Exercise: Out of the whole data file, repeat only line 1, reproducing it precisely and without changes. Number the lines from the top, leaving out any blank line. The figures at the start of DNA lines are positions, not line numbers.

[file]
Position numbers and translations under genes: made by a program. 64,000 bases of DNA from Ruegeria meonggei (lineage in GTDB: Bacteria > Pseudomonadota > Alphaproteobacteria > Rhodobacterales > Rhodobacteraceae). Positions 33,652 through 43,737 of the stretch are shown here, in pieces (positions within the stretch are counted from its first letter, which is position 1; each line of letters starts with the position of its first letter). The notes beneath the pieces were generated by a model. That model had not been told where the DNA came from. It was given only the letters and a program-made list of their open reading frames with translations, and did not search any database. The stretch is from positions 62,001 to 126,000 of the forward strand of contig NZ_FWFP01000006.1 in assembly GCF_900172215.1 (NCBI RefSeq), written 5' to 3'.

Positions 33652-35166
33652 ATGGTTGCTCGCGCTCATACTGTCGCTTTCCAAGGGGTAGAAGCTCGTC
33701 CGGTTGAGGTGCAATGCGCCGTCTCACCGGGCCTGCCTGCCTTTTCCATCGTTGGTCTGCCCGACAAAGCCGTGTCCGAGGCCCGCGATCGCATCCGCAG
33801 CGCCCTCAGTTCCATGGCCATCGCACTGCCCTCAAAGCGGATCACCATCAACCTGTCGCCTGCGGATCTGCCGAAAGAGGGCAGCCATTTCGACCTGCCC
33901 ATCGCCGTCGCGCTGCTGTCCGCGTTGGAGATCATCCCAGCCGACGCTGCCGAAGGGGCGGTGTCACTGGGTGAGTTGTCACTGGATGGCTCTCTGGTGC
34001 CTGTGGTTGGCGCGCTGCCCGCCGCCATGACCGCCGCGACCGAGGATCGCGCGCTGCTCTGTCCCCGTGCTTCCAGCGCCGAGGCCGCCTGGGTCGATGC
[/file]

Position numbers and translations under genes: made by a program. 64,000 bases of DNA from Ruegeria meonggei (lineage in GTDB: Bacteria > Pseudomonadota > Alphaproteobacteria > Rhodobacterales > Rhodobacteraceae). Positions 33,652 through 43,737 of the stretch are shown here, in pieces (positions within the stretch are counted from its first letter, which is position 1; each line of letters starts with the position of its first letter). The notes beneath the pieces were generated by a model. That model had not been told where the DNA came from. It was given only the letters and a program-made list of their open reading frames with translations, and did not search any database. The stretch is from positions 62,001 to 126,000 of the forward strand of contig NZ_FWFP01000006.1 in assembly GCF_900172215.1 (NCBI RefSeq), written 5' to 3'.